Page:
Tools for Scientists
FMRIpower was introduced in a 2007 OHBM Poster and is based on the power analysis technique described by Jeanette Mumford and Thomas Nichols. This software is intended for use in study design, such as in the preparation of a grant application. It is not statistically appropriate to use a power analysis to assess the power of a study that has already taken place, but it can be used as a guide for planning future studies
Access the tool on Center Associate Scientist Jeanette Mumford's website.
These utilities are for reading the files produced by BIOPAC’s AcqKnowledge software. Much of the information is based on Application Note 156 from BIOPAC; however, newer file formats were decoded by John Ollinger and Nate Vack.
This library is mostly concerned with getting the user the data, and less so with interpreting UI-related header values.
Learn more about this tool from Center "Hacker-in-Chief," Nate Vack.
Much of traditional psychology research involves bring participants to the lab and having them fill out various questionnaires. Then, researchers correlate their questionnaire answers with other data acquired in the lab.
Many variants on experience sampling exist; however, extant ones tend to rely either on specialized hardware and/or software, or online connectivity. Hedonometer differs in that participants are prompted for and send data purely by text message. Hence, people need only have a cell phone to participate.
Tools to organize, access, and catalog the variables of interest in a scientific study.
Do you have questionnaire data with complicated scoring rules? Do you pull your hair out writing R code to score your data as you analyze it, only to find a mistake when you're half done with your paper? If so, scorify is for you. With scorify, you can quickly build a spreadsheet to clearly and reproducibly score all of your self-report data.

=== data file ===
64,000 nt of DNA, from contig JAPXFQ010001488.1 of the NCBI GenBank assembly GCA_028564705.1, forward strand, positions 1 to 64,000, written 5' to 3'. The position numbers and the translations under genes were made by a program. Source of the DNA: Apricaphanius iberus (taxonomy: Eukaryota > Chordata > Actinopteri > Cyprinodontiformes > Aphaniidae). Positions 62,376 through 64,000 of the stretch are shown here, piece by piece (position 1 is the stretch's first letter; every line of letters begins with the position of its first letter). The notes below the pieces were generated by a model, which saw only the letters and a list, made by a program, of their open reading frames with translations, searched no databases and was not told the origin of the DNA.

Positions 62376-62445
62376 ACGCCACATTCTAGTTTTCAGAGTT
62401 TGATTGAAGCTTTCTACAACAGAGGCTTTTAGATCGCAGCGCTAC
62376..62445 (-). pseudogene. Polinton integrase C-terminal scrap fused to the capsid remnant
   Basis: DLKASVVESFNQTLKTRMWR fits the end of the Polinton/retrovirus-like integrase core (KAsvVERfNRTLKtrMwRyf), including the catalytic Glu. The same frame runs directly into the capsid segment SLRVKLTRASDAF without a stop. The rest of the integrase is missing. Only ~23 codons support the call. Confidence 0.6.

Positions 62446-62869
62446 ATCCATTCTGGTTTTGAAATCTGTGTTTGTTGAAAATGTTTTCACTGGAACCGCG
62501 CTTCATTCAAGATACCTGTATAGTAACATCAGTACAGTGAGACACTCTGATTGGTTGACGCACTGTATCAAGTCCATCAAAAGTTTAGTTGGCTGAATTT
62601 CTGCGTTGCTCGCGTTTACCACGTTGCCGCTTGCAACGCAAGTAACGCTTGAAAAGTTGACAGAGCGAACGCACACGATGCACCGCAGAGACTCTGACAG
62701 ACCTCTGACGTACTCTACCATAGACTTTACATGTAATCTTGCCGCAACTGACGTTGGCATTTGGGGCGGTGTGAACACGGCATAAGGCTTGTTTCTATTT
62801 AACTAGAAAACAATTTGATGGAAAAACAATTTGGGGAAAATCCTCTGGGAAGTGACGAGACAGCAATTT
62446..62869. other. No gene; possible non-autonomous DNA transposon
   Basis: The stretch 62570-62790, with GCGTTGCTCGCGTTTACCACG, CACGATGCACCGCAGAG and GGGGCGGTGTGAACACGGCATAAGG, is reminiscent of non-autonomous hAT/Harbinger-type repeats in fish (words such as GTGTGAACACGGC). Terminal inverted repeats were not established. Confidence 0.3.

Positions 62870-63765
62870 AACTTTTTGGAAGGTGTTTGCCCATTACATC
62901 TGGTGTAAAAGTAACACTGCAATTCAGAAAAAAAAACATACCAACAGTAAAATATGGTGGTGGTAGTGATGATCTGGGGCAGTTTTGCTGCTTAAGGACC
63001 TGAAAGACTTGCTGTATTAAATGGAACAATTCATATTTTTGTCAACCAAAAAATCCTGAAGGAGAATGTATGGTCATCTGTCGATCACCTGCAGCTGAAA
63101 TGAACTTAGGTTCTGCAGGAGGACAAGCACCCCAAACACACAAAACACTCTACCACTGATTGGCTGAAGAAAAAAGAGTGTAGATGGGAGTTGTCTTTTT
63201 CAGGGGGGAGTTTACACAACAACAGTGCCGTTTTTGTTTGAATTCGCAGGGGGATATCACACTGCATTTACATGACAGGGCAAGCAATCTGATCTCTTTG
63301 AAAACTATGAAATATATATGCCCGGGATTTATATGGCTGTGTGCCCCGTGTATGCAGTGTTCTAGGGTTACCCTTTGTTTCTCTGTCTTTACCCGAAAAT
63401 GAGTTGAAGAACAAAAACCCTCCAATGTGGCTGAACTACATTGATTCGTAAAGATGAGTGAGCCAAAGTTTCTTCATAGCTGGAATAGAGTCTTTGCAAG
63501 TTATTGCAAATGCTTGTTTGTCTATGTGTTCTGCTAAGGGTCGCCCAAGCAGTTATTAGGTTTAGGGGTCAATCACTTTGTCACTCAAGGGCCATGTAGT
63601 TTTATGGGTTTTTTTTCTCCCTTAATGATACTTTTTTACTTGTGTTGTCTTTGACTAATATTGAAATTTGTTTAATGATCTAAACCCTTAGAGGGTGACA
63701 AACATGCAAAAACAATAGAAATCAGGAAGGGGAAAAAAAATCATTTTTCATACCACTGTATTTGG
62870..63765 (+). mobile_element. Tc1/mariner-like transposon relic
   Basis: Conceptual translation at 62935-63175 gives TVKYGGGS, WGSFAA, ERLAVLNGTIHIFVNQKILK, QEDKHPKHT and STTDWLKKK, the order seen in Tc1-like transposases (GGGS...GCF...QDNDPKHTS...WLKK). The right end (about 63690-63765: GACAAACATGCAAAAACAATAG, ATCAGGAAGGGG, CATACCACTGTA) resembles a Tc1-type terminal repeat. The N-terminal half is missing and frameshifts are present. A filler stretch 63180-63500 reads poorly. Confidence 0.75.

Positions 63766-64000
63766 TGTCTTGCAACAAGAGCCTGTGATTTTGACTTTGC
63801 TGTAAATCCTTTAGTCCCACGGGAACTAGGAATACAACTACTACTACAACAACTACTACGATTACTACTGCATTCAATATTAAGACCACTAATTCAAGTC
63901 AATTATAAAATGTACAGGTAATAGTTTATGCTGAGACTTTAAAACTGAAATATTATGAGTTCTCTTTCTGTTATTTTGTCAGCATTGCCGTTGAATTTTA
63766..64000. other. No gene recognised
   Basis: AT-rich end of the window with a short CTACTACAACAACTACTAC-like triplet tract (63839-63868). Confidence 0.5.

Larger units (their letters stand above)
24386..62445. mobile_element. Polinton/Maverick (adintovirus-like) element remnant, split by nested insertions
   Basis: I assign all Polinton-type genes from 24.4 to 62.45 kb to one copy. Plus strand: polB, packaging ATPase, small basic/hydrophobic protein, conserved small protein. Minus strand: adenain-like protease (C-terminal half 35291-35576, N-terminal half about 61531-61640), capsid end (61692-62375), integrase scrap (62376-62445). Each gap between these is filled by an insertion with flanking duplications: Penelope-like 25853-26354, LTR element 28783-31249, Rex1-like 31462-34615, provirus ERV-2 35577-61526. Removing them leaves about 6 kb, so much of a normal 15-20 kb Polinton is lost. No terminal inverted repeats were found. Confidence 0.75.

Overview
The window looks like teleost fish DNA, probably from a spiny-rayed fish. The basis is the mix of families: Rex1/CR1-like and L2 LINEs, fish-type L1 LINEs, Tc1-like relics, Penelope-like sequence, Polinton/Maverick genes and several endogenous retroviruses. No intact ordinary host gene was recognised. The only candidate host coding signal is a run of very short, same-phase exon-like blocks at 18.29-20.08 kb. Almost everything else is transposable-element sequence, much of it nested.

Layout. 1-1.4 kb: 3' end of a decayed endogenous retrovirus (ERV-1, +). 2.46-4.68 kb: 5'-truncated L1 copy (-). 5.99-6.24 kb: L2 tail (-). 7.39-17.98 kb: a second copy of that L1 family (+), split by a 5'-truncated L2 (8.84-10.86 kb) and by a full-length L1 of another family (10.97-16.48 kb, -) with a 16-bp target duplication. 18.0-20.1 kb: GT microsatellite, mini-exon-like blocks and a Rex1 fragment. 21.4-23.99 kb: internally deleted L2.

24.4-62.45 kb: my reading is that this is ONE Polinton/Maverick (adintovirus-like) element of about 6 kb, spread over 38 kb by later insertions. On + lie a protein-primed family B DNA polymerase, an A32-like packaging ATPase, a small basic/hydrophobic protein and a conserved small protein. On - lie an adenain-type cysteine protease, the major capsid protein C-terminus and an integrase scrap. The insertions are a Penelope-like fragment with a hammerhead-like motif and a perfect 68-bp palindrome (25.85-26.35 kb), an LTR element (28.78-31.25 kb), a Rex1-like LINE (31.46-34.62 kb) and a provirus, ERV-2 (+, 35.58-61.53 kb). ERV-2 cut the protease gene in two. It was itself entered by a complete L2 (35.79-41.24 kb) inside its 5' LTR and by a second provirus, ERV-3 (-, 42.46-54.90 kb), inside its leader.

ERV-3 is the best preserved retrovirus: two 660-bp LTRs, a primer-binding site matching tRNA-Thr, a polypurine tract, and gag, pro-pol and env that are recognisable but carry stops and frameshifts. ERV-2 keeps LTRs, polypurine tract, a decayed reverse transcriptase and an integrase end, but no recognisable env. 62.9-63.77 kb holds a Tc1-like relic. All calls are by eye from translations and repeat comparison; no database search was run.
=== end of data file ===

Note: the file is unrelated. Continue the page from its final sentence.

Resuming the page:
Midlife in the United States (MIDUS) Study Data
Data and documentation for all MIDUS projects are available at the Inter-university Consortium for Political and Social Research (ICPSR). To learn more about ICPSR visit their Homepage.
Neonatal DTI Fiber Atlas
The neonatal DTI fiber atlas is for studies of brain development at birth and was created by the UNC Early Brain Development Studies (EBDS) group and NIRAL (Neuro Image Research and Analysis Laboratory).
The Neonate DTI atlas has a comprehensive set of template fibers for semi-automatic, tract-based analysis that represents a typically developing human brain during the first few weeks of life. It is believed to be the first population atlas with this magnitude of quality and sample size.
These resources enable widespread application of a set of template fibers for atlas-based, along-tract analysis that supports an adequate and reliable analysis of DTI in newborns in both practice and in clinical research settings to help address a critical gap in the current research community.
From the peer-reviewed paper: Amygdala and ventromedial prefrontal cortex are inversely coupled during regulation of negative affect and predict the diurnal pattern of cortisol secretion among older adults
Urry, H.L., van Reekum, C.M., Johnstone, T., Kalin, N.H., Thurow, M.E., Schaefer, H.S., Jackson, C.A., Frye, C.J., Greischar, L.L., Alexander, A.L., & Davidson, R.J. (2006). Amygdala and ventromedial prefrontal cortex are inversely coupled during regulation of negative affect and predict the diurnal pattern of cortisol secretion among older adults. Journal of Neuroscience, 26, 4415-4425.